Changing strategic realities
The contours of Israel’s military innovation, in both hardware and software, reflect a nexus of strategic necessity, operational requirements, organisational culture, and technological innovation that propel Israel to pursue new approaches to combat, and seek advantages of smart weapons technologies.
For the IDF, however, the process of military innovation has never been smooth, given the constant frictions, internal divisions and debates broadly conceptualised between IDF traditionalists and reformers arguing for new military thinking within the IDF. The former camp emphasised that the increasing reliance on advanced weapons technologies will not ensure that Israel will use them effectively. This is because the political and geostrategic circumstances in which Israel’s security dilemmas are bound have remained largely constant – Israel cannot force its enemies to end the conflict through military means and decision alone.
On the other hand, IDF reformers often point that Israel’s traditional strategic and operational concepts are obsolete, and need to be re-adjusted in response to asymmetric or “hybrid” forms of warfare. In this view, Israel’s military innovation has been not so much about acquiring military-technological capabilities, but rather developing relevant operational concepts and organisational structures to effectively utilise these technologies to deal with the increasing complexity of security challenges, in which the boundaries between the types of conflict and the actors involved have blurred.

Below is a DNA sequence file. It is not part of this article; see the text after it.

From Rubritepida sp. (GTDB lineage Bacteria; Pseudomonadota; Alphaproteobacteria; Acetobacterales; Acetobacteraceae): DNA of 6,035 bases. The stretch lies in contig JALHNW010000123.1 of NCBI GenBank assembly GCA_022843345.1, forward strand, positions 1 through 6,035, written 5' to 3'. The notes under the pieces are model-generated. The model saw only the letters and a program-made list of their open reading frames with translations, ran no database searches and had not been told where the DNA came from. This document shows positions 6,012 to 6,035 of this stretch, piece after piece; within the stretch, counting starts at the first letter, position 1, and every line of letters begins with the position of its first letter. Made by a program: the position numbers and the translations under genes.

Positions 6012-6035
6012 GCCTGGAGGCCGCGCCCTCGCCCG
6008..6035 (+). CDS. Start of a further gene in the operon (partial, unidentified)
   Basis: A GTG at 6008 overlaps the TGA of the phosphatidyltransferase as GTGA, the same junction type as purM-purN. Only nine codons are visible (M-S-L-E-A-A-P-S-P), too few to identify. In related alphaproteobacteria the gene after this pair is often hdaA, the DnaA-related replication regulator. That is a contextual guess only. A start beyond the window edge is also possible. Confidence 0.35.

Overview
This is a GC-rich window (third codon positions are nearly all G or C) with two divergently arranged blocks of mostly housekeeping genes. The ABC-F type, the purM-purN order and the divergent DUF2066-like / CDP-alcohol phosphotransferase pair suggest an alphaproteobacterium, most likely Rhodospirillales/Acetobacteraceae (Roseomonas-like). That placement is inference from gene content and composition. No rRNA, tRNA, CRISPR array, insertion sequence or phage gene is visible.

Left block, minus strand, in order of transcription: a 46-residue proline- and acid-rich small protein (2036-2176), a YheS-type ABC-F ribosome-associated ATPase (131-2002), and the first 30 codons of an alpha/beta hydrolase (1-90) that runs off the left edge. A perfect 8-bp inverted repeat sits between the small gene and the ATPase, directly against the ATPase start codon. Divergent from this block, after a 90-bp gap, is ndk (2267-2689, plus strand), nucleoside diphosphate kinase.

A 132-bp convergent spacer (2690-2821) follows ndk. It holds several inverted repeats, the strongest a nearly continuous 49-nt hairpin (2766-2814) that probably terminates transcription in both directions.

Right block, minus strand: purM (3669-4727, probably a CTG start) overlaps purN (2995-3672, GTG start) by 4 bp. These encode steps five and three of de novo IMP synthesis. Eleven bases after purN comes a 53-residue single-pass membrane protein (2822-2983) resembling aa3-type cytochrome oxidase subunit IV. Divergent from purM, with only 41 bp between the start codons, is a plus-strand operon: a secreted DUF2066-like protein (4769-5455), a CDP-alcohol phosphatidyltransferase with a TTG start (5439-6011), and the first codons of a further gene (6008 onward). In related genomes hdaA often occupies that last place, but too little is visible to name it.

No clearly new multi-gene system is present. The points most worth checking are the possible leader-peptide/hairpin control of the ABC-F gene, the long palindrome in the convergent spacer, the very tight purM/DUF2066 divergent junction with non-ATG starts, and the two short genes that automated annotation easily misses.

By integrating new approaches to combat coupled with advanced weapons systems and technologies adapted to Israel’s needs – i.e. early warning and intelligence-gathering ISR systems, communication and combat management systems, over-the-horizon targeting and precision-guided munitions, variety of UAVs and unmanned remotely-controlled tactical systems, electronic warfare systems – the IDF would retain its superiority in firepower and mobility in conventional warfare. This is achieved while acquiring “sub-conventional” capabilities adapted to complex threat environment characterised by prevalent asymmetric and low-intensity threats.
Challenges and limitations